Test and analysis by Tim Higgins
Testing the Extreme's wireless performance presented some unique challenges. While Ixia has a MacOS endpoint for IxChariot, it is PowerPC and not Intel-based. So I chose to install BootCamp on the top-of-the-line black MacBook that Apple sent along with the Extreme and loaded a copy of XP Pro SP2. (I actually ended up running some quick throughput tests using the PowerPC IxChariot endpoint, which seemed to produce results similar to those produced by XP.)
The router already had the latest 7.2.1 firmware and I left all factory default settings in place, except as noted.
Maximum Throughput - 2.4 GHz
To start, I ran some close range open-air IxChariot tests to look at maximum performance and throughput variation. This also provides baselines to check the Azimuth results against. As with the routing section tests, I ran all open-air wireless tests with Win XP SP2 running via BootCamp in the MacBook.
Testing was done with the router and MacBook about 10 feet apart in open air sitting in my lab with no other networks in range.
Figure 22 shows simultaneous up and downlink results in the default 2.4 GHz mode (b/g compatible), which come in at around 86 Mbps of total throughput. Running up and downlink separately yielded results of 78 and 66 Mbps respectively.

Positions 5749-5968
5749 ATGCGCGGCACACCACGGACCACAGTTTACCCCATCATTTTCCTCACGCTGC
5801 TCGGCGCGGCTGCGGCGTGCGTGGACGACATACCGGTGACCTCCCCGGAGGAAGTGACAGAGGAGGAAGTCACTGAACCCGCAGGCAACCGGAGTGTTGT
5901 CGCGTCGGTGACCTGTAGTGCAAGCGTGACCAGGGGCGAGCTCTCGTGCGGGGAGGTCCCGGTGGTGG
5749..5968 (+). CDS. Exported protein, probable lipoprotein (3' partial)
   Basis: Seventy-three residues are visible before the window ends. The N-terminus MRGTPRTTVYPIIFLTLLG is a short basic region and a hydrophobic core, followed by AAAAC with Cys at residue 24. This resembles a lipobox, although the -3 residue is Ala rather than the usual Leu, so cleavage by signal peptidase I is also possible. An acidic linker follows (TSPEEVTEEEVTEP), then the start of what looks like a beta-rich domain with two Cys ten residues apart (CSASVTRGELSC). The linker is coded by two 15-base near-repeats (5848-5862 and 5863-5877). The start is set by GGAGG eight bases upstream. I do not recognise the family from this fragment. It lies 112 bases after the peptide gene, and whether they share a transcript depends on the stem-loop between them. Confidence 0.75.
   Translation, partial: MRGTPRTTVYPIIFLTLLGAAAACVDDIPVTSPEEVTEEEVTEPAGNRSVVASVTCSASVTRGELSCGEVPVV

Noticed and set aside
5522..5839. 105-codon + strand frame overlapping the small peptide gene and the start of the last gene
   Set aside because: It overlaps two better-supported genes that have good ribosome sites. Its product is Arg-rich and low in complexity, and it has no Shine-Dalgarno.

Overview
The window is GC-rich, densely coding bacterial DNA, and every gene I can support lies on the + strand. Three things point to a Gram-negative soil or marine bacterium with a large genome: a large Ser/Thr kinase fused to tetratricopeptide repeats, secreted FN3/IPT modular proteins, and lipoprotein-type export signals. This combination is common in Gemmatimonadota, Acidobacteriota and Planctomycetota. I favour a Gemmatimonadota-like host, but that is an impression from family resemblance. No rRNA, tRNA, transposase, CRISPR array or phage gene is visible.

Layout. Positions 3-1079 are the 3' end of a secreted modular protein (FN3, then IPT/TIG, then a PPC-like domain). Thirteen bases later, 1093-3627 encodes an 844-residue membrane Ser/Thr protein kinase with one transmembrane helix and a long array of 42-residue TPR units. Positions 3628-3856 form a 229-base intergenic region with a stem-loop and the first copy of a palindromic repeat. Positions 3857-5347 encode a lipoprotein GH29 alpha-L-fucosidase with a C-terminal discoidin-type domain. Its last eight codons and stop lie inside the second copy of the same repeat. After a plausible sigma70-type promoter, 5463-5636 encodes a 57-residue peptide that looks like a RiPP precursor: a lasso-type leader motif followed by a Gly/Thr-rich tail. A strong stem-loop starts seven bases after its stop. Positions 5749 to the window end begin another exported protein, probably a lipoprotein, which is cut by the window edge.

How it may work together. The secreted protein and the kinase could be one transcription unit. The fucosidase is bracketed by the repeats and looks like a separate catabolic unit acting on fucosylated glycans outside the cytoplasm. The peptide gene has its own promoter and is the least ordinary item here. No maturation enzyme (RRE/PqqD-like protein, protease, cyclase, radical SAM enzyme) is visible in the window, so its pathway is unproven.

Figure 22: Up and downlink throughput - 2.4 GHz band, 20 MHz bandwidth
Since Apple has chosen to lock out 40 MHz bandwidth (channel bonded) operation in the 2.4 GHz band, I couldn't test that mode. But I did check the "n only" mode and saw little performance difference.
Maximum Throughput - 5 GHz
I next checked throughput in the 5 GHz band. In this band, Apple defaults to using the 40 MHz bandwidth and "11a compatible" modes, so that's what you see in Figure 23. The total throughput of 124 Mbps is pretty impressive and better than the 103 Mbps of total up/down throughput turned in by the only other dual-band draft 11n router now available, the Buffalo WZR-AG300NH. I should note, however, that this superior performance was not reproduced in the Azimuth-based throughput vs. path loss testing. More on this shortly.